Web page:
This course has two broad objectives:
The first is to present a history of the New Zealand economy. Anyone who knows it well will be struck by how many of today’s challenges are repeats of, variations of and developments from past challenges. Often discussions on contemporary issues are compromised by not knowing enough history to see why we are where we are and why policies that are being pursued failed in the past. The claim that ‘this time it is different’ fails to recognise that the underlying issues and analysis are much the same. It is said that those who do not know their history are doomed to repeat the mistakes of the past.
The second is to apply existing economic analysis to the various issues which will be met. They analysis covers many parts of economics: macroeconomics, microeconomics, environmental economics (and other examples of non-market economics), growth and development economics, and the theory of international trade. Students with a robust familiarity with economic theory will also find the course a useful revision plus enjoy applying their knowledge to practical historical issues. Others will also find the economic applications useful for improving their understanding of economic analysis.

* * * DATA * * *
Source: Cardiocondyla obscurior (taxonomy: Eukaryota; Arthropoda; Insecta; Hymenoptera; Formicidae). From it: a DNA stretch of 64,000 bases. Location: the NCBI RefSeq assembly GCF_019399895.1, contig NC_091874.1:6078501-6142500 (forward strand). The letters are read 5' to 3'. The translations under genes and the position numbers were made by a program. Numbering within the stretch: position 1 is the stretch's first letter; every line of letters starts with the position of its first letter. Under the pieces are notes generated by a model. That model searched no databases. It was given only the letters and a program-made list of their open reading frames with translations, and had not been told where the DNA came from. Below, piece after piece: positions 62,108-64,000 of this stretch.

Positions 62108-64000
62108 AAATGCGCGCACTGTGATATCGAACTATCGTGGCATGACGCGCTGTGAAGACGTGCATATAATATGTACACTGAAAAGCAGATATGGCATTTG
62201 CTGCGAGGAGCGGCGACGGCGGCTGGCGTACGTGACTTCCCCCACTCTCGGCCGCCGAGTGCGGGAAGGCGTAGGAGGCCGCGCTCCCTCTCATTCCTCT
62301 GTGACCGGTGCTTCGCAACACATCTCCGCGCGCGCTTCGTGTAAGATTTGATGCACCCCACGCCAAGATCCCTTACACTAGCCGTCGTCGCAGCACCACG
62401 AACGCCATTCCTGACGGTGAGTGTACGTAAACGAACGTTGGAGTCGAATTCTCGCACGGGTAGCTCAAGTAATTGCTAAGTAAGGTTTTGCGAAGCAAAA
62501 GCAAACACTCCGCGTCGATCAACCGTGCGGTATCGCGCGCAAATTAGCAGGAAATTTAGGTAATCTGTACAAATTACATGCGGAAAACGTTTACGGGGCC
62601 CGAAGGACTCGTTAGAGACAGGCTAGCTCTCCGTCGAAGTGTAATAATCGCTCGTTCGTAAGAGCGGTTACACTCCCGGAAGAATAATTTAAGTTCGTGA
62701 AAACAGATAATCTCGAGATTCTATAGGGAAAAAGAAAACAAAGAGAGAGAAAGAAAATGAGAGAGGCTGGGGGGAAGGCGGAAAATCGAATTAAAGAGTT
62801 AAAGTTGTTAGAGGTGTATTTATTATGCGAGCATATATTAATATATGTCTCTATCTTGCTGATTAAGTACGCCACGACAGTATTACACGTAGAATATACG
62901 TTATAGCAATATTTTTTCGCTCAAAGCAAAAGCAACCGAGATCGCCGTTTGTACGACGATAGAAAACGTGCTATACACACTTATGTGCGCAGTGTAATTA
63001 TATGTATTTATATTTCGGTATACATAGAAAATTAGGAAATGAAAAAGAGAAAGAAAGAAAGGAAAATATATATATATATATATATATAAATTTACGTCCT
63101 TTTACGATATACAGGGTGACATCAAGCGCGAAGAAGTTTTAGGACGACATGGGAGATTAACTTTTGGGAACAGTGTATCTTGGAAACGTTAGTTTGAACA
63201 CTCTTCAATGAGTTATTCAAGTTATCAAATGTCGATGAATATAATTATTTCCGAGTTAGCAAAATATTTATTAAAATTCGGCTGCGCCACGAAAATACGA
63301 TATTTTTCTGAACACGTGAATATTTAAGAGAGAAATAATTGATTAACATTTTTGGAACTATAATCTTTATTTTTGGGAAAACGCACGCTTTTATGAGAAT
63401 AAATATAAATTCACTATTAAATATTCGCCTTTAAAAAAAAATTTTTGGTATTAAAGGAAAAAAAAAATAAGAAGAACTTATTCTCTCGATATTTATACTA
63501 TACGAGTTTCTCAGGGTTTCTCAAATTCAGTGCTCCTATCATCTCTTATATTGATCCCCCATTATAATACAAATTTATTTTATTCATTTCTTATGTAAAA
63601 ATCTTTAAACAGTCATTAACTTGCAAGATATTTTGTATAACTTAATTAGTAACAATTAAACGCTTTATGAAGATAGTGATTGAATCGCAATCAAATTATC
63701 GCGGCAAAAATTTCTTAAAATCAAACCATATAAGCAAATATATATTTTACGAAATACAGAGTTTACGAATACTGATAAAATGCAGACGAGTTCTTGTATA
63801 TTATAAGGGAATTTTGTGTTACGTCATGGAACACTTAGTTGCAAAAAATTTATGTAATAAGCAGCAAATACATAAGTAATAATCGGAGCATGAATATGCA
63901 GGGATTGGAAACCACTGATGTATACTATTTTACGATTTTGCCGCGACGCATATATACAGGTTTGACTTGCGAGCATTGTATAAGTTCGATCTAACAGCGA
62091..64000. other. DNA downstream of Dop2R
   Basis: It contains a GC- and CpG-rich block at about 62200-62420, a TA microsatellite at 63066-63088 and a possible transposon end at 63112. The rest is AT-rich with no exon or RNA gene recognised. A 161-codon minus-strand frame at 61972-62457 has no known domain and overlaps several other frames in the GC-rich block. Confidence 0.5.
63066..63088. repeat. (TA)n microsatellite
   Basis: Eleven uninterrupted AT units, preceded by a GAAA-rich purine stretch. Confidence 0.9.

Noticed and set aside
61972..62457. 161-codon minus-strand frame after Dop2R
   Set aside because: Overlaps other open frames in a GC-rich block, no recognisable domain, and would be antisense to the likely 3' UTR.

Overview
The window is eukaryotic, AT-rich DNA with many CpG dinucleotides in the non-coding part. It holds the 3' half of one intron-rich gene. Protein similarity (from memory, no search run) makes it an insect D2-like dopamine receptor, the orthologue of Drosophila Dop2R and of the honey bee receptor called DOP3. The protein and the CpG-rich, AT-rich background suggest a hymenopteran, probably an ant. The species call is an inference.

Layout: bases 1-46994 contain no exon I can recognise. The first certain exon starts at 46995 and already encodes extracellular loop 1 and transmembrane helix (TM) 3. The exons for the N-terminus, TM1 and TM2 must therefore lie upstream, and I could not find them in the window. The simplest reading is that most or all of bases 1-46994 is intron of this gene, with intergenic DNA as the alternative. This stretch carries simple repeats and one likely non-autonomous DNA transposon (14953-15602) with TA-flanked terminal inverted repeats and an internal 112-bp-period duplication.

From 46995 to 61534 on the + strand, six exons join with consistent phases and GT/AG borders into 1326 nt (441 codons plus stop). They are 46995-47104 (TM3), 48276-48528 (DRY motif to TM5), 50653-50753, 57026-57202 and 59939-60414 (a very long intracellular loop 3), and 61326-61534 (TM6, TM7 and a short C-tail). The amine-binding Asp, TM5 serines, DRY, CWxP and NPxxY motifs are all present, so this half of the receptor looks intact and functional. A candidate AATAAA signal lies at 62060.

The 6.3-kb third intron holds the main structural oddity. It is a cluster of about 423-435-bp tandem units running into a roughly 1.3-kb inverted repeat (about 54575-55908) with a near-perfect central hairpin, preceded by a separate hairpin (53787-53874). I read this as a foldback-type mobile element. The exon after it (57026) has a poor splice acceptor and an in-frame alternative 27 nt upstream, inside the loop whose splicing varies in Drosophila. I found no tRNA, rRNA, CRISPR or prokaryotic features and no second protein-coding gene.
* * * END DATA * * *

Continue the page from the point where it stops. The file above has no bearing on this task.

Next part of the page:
The presenter is very aware of Keynes’ remarks about defunct economists – it could be applied in other disciplines such as history. Thus he tries to make his analysis and values explicit; students need not agree with him but they will be able to engage with the teacher from the perspective of their own analyses and values.
While it will be necessary to touch on the political history the primary concern is the economic, external, geographic, intellectual and social drivers and the events which shaped New Zealand. The coverage of policy developments will be positive (what has happened and why) rather than normative (what should have happened and didn’t).
While the focus is on New Zealand it is, of course, necessary to make reference to the international context and how external events impact on domestic New Zealand.
The course is based on a political economy and history of New Zealand to be published next year by Massey University Press. The text is 250,000 words. This course gives greater attention to the economics.
As a result of the course students will have a better understanding of the history of New Zealand and, as a consequence, of contemporary New Zealand, while improving their economic analysis and the practice of applying it.